This book really opened my eyes- I would recommend it to anyone interested in what sort of world we are in the process of creating. Not only is it rigorously analytic and comprehensively well researched - but it is also genuinely inspiring. The subject is money; what it is, where it comes from, where it goes; its history, its present, its future. Unlike so many books about money it is focused not on what happens in the minds of economists but on the phenomena that point to a revolution in progress. Who better to have witnessed such phenomena first hand than Bernard Lietaer who has 30 years of experience working as a central banker, a speculative currency trader, a professor of international finance and as an international financial adviser. He wrote "The Future of Money" while a fellow at the Centre for Sustainable Resources at Berkeley, California. We often hear that money is at the root of so many of the worlds problems (unpayable debts, capital flight, foreign exchange instability, insufficient funding for social programmes etc.). However, this book attempts to turn that notion on its head in order to show that money could rather be the root of all possibilities. A crucial point is that how we use money is largely determined by what we understand it to be. We are so used to money that we think we know what it is and we tend to take it for granted - and yet the nature of money is changing, offering us the opportunity to reappraise it, reclaim it, reorganize it for the common good. Of course this process is not automatic but rather contingent upon our conscious choice.Read more ›
The true facts behind and about the money system are a revelation.
The guy who wrote this is the genuine article, (he set up the Euro).
Consider this fact, money is often the most powerful influence on human behaviour in our capitalist system.
Economic competition created by interest on money is not sustainable for more than 20 years say, we are a heartbeat away from the money crisis, the bigbang is coming if we don't get it together to control money better.
Read this book and understand the behaviour that is required to make our future sustainable.
Detailed ideas and amazing stories of cities in Brazil and real stories where communities have challenged the banks' money system and made their communities much better.
If you can bear to read this, Mr Bernard Lietaer, thanks for the information, fantastic book, by the way; I have bought and given copies of this to my brother, my best customer, and a lawyer who bought me lunch (mind you, I don't think he's reading it!-) Alisdair Findlay, Liquidator, Glaswegian.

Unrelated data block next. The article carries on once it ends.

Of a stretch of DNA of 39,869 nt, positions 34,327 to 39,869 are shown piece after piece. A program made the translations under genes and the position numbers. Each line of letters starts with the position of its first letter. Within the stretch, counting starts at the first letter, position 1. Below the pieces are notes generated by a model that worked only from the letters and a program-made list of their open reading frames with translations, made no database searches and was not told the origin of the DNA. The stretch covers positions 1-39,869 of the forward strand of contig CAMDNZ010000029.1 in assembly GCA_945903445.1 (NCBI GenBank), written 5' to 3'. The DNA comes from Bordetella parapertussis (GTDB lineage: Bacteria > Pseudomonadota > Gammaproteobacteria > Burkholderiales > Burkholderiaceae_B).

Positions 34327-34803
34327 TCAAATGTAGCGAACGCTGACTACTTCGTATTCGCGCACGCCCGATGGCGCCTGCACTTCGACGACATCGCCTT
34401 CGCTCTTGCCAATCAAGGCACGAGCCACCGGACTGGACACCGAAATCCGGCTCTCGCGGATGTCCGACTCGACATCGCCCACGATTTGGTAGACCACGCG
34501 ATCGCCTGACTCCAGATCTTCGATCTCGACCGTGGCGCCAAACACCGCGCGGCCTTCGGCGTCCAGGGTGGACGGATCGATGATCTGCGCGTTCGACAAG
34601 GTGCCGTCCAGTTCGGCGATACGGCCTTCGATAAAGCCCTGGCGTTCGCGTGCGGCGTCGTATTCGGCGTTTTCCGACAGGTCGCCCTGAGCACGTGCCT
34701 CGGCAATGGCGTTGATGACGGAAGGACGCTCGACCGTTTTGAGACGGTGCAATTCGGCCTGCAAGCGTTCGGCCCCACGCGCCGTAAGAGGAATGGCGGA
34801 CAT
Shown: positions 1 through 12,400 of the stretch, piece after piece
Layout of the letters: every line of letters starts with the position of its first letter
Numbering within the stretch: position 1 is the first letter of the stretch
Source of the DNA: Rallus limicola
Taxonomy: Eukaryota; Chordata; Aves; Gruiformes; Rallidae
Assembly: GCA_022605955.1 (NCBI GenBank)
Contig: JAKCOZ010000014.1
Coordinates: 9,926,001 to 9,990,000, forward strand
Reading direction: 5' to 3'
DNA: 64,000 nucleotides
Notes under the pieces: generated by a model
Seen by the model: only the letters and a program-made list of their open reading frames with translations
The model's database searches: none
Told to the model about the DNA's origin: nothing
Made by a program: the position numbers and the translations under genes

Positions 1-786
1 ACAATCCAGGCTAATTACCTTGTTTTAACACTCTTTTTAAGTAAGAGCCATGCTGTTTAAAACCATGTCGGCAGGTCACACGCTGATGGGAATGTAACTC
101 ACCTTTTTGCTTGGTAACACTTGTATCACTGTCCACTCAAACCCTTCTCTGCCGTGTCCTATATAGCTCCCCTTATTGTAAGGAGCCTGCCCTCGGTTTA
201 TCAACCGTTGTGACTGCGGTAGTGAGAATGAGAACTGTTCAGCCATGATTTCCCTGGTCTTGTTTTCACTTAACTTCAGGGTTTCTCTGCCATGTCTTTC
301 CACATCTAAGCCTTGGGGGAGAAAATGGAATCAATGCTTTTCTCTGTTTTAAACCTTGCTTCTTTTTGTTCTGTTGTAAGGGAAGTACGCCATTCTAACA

Most Recent Customer Reviews
Whilst full of interesting details, especially the parts that deal with complementary and alternative currencies which are a sort of global travel diary from the writer, the... Read morePublished 20 months ago by a
Book is well written and well documented, and gives feasible alternatives to today's strained world economy, all with very good example. Read morePublished on 12 Oct. 2013 by Peter Leidesdorff
This is an excellent book written with a real compassion for the future of human society. It shows that our real problems are created by our monetary system. For Dr. Read morePublished on 21 Nov. 2011 by richard
Notwithstanding than the gold standard was dispensed with in 1944 following the Bretton Woods agreement I would say this book is worth its weight in gold. Read morePublished on 2 Oct. 2010 by Mr Fipple
this book is a superb, thought provoking look at money, what it is and what it represents. You do not need a degree in economics to understand this (in fact such a grounding is... Read morePublished on 2 Mar. 2007 by vikingraider
The Future of Money
Most if not all of us can not ignore the mega trends that are impacting on all of our lives. Read more
The Future Of Money is a bold and ambitious attempt to show how root-and-branch reform of the global monetary system can help to solve some of the most pressing problems facing the... Read morePublished on 4 May 2004 by Mr. G. P. D. Ingram
I do not have a background in finance or economy, and I still understood what was said. Fun to read with interesting general knowledge points. Read morePublished on 20 Mar. 2002